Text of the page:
Butler County lawmaker to Madison Schools: ‘Remain unwavering’ in plan to arm staff

Ohio Rep. Candice Keller, R-Middletown
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Ohio Rep. Candice Keller, R-Middletown

Ohio Rep. Candice Keller, R-Middletown, stands by Madison Schools’ plan to arm certain school staff as a way to enhance school security.

She released a statement of support a day after a handful of residents at Madison’s regular board meeting on Monday expressed their frustration with that plan.

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“This new firearm policy will do the utmost to protect our students and those who work inside Madison Local Schools,” Keller wrote in a letter to David French, president of the Madison school board.

Keller has been an ardent supporter of gun rights and was critical about students-turned-activists in the aftermath of the Parkland, Fla., school shooting who called for stricter gun control laws.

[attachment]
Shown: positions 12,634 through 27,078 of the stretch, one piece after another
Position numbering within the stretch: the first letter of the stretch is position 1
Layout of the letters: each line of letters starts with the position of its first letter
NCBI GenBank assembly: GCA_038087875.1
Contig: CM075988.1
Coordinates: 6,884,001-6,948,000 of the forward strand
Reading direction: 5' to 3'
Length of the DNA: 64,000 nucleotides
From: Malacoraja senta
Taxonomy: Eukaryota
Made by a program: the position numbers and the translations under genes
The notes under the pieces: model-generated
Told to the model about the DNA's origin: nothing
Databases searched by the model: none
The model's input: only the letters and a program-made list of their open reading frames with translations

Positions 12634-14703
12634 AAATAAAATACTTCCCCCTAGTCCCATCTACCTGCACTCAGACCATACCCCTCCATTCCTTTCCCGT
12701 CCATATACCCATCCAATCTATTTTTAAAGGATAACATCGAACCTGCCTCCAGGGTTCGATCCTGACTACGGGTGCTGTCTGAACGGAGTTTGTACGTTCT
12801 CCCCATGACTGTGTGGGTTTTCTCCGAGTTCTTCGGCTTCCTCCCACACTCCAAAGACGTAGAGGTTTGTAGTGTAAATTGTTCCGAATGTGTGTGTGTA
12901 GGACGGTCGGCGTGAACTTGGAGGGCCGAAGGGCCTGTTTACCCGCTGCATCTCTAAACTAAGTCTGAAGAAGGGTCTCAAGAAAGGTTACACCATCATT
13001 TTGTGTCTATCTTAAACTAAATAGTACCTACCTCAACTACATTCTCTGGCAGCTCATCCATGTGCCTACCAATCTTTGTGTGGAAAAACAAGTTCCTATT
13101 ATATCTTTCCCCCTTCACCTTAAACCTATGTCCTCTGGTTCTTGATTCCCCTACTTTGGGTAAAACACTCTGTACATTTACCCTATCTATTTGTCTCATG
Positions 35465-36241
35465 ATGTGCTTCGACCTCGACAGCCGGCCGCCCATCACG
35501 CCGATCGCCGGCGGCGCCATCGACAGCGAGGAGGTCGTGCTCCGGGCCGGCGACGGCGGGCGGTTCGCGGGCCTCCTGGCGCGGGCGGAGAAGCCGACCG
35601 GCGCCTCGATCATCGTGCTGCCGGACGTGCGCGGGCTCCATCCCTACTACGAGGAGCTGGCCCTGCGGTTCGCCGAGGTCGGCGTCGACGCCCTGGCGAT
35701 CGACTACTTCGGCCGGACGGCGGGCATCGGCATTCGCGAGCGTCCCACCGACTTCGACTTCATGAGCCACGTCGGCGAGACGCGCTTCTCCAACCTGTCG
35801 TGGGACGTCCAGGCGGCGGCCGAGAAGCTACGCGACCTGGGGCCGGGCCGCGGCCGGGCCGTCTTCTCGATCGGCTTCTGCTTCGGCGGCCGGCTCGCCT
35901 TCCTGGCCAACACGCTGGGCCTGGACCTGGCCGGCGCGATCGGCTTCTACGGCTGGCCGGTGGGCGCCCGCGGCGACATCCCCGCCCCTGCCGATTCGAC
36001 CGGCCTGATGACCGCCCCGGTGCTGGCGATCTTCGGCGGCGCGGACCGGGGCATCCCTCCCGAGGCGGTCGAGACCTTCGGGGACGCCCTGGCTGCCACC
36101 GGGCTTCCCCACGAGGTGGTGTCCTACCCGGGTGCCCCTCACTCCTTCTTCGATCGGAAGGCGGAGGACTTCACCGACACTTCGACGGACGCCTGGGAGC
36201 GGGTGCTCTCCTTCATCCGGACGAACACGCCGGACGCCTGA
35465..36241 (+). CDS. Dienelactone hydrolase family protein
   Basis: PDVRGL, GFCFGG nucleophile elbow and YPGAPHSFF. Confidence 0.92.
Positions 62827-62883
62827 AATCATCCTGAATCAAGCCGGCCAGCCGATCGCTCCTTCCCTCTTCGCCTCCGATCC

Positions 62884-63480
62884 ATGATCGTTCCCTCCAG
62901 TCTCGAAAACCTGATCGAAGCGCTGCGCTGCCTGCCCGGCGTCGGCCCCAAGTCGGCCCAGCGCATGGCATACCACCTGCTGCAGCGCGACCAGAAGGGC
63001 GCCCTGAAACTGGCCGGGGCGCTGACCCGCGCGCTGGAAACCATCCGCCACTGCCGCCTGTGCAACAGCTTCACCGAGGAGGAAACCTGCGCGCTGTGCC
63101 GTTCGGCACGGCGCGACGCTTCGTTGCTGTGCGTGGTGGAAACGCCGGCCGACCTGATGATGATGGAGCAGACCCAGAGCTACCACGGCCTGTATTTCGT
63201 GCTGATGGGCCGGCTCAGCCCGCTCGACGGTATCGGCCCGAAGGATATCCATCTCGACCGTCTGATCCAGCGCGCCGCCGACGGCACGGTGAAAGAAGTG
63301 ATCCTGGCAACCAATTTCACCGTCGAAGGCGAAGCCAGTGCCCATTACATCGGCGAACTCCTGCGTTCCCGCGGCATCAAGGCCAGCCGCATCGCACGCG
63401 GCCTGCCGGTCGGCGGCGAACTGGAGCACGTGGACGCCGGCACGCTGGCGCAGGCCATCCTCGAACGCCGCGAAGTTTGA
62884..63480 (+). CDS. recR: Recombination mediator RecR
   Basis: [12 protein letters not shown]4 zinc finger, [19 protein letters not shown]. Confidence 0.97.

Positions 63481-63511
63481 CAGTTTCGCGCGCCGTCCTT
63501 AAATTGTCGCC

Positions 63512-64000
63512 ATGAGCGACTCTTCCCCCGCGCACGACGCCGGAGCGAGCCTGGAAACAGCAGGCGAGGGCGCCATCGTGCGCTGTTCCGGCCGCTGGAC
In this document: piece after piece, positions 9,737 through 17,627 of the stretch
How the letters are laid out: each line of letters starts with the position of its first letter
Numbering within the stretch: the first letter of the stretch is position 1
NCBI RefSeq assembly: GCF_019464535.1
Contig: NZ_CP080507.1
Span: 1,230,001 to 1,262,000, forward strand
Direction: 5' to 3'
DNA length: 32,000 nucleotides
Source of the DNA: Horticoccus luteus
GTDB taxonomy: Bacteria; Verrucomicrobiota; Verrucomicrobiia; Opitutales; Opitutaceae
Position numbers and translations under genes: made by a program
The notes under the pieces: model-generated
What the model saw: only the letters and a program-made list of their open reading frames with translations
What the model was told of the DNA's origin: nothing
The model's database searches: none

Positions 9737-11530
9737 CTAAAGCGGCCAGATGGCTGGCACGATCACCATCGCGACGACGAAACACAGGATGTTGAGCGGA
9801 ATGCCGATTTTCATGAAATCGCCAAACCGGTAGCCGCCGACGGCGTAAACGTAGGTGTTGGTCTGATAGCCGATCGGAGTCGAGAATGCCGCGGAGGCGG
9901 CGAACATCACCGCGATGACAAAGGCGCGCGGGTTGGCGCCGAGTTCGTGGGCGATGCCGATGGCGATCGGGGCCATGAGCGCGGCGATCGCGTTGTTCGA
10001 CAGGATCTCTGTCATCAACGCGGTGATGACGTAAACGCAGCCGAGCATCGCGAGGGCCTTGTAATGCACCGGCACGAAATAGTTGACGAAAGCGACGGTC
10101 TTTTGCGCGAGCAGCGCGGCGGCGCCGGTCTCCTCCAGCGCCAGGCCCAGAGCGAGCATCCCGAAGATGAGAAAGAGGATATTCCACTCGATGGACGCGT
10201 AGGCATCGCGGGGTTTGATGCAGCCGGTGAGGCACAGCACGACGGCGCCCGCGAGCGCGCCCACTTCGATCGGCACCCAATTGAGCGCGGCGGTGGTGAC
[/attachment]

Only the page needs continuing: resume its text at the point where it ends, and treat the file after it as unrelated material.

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“There are over 600,000 law-abiding citizens who carry in the state of Ohio,” Keller wrote. “They are everywhere, walking among us, protecting both themselves and those around them by their responsible decision to conceal carry. If Madison teachers wish to be among that number, they should be permitted to do so.”

She also said those supporting gun control laws are “anti-gun special interest groups” and “are not representative of the population of Madison Twp.”

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“Demanding that teachers be denied their constitutional right to protect themselves, and their students, is outside the domain of authority of those who do not live and work inside the district,” she wrote.

The 1,500-student, rural Butler County school system experienced its own student shooting in 2016 that saw three wounded.

While most at Monday’s meeting opposed the Madison school board’s actions, there was a divided audience at a special meeting on Friday.

Some, like parent Sandra Ison, said arming teachers and staff has the potential to create “more danger than it does safety.” However, supporters of the plan, like Scott Propps, said having a few staff and teachers with quick access to a handgun “won’t make the school such a soft target.”

Keller asked French and the school board to “remain unwavering” on their plan.

This article contains previous reporting by staff writer Michael D. Clark.

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